• Contact your local council/environment health

This blog post should hopefully help you determine which step(s) you might want to take!

Discovering tenants that clutter/hoard

In most cases, landlords/management agencies discover that they’ve been lumbered with a hoarder during a routine inspection or maintenance call. In extreme cases – and this is when you know you’ve got a serious issue on your hands – neighbours will complain, because unpleasant smells are oozing out of the property!

I guess this is a reminder of how critical routine property inspections are! I know they can be a pain in the royal ass for self-managing landlords, but don’t let that deter you. Stick with them and be regular. And if you’re using a management company, ensure they actually do conduct the inspections!

Here’s a guide on landlord property inspections if you’re interested.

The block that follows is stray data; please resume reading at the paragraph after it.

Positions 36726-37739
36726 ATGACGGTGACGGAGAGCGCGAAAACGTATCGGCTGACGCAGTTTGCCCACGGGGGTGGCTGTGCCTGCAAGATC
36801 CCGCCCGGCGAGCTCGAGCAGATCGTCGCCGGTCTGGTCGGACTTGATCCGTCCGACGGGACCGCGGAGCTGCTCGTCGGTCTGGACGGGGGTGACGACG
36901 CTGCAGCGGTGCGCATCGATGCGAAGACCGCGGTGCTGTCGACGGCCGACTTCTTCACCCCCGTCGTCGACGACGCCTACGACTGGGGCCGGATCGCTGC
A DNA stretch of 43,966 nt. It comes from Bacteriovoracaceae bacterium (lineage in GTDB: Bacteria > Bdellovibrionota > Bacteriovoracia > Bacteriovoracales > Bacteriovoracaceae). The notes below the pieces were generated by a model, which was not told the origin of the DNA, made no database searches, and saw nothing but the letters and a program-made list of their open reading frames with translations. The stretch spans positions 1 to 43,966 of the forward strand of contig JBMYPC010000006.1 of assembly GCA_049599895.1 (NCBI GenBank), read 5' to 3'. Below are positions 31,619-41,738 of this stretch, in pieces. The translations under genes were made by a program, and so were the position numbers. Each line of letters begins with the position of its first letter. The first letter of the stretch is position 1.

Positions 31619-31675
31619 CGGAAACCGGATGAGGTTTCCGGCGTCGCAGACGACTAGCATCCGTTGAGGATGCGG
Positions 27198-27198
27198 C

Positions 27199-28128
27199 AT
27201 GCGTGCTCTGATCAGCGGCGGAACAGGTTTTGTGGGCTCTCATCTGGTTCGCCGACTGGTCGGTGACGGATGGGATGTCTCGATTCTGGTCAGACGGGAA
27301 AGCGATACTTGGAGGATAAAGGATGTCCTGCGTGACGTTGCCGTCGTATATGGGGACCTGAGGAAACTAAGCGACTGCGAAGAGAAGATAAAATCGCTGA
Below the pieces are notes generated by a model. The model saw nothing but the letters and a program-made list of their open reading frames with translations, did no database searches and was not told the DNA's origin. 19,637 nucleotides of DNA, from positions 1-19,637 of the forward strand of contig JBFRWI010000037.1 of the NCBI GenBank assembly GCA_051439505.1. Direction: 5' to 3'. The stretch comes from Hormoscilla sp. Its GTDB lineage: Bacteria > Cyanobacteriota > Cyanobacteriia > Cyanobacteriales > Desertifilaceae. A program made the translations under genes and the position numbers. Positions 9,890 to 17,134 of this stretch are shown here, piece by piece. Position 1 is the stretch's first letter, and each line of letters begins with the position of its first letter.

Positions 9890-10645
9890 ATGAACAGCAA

Assessing how bad the situation is (i.e. clutter Vs health hazards

In these situations, it’s useful to be as objective as possible, because the reality is we all have different standards. Who’s to say you’re not just being anal?

Needless to say, this isn’t exactly an easy situation to manage; when you accuse someone of being a human junk collector, you’re essentially calling them filthy assholes and insulting the way they live their life, so proceed with caution. Be mindful of the fact that it can be an extremely sensitive issue, as hoarding/cluttering can be the result of mental health issues.